Some recent suicides among Canada's police officers have mental health advocates redoubling calls for more aggressive government action and greater public sympathy for the emotional well-being of law enforcement professionals.
I just got off the phone with a school administrator, discussing the emotional strain teachers go through trying to be educators, advocates, parents and administrators all at the same time, often with large classes.
Then there's ongoing conversations about occupational mental health and how poor work design is impeding productivity/innovation and actually increasing healthcare costs.
Nowhere is this conversation more salient than in the Public Service.
We focus on this problem as a dirty secret, a demon best swept under the carpet. We do this at our own peril, given the big-picture context involved.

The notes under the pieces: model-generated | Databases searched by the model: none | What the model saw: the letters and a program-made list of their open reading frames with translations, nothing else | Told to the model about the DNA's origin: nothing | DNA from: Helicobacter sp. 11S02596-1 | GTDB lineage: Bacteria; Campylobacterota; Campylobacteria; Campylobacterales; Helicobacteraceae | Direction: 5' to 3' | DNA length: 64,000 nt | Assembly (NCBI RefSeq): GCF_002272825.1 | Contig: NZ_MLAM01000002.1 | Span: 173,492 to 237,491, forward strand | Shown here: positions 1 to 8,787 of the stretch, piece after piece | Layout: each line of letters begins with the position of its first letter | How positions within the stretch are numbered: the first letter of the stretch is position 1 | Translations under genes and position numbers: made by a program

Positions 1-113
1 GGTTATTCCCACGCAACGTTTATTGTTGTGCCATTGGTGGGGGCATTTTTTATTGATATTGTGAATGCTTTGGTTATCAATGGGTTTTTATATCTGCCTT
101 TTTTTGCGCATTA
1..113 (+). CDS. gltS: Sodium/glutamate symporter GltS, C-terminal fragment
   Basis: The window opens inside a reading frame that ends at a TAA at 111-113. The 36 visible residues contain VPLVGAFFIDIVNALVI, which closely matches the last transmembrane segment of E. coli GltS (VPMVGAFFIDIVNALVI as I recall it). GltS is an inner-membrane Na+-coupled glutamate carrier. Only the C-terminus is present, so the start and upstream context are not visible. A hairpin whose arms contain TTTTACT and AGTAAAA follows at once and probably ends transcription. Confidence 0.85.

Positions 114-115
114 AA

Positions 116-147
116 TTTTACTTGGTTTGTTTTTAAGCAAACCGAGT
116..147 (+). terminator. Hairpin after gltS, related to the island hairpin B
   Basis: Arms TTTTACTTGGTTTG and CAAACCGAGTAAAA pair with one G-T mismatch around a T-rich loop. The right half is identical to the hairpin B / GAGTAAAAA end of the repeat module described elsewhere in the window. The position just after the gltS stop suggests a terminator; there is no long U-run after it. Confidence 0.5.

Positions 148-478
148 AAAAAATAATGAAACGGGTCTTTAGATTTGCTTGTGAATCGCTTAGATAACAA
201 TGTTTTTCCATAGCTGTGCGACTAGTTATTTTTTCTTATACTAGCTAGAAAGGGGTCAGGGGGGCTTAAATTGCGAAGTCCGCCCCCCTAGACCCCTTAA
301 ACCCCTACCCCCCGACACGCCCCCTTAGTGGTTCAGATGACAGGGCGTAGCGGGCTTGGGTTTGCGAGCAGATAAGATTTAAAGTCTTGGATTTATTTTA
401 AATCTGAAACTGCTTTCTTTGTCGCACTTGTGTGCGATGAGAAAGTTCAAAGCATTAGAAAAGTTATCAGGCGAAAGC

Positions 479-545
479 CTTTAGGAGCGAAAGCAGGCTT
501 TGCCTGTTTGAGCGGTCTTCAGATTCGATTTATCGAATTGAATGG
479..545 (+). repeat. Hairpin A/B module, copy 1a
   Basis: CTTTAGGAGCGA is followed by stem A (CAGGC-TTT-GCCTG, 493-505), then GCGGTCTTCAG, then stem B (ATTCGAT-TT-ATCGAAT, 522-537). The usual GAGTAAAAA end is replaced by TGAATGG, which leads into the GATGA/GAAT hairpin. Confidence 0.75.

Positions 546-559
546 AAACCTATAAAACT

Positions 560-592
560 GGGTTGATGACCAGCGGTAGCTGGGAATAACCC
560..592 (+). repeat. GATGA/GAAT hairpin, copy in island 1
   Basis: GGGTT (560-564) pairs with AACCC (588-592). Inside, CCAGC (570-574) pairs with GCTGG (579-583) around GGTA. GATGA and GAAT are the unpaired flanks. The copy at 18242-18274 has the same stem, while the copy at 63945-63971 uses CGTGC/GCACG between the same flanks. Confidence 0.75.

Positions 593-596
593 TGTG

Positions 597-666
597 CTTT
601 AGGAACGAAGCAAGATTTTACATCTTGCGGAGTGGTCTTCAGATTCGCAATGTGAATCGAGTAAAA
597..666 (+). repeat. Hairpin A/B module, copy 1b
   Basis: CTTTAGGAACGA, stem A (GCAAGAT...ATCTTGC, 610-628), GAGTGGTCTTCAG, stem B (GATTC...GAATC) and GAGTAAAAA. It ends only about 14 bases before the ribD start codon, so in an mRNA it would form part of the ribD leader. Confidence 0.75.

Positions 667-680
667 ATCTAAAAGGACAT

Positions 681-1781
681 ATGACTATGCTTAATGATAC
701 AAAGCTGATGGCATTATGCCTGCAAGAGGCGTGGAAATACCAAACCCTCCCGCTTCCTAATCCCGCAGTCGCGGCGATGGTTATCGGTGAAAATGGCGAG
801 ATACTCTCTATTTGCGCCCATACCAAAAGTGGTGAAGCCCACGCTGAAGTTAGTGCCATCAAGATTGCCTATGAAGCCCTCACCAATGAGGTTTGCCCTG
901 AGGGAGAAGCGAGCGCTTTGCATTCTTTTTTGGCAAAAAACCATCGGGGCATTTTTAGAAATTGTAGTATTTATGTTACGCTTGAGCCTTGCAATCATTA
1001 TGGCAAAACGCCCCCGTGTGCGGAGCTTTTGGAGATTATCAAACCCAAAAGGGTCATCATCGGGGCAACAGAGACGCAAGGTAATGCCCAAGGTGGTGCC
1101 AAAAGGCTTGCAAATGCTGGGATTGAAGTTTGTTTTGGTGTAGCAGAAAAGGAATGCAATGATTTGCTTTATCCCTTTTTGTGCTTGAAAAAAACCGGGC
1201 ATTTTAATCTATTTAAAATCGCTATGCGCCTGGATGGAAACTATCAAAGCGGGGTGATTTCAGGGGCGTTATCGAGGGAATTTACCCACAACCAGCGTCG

Worse, this is a problem that doesn't need to be - certainly not in the scale it's emerging now.
Mental health is health - with the right diet, exercise, conscious control and external environments, we can all lead healthier, happier, more productive lives and be more resilient to the inevitable crises life throws at us, be they personal loss or the next big ice storm.
There are plenty of tools, programs, best practices, vendors, volunteers, survivors and practitioners to call upon. Mental resilience is a science now, whether we recognize it or not.
Until we do, though, more people will suffer and spread further suffering as a result, like a virus.
It doesn't have to be this way. It can't stay this way.
But change won't happen all on its own, laissez-faire style; we have to will it to happen.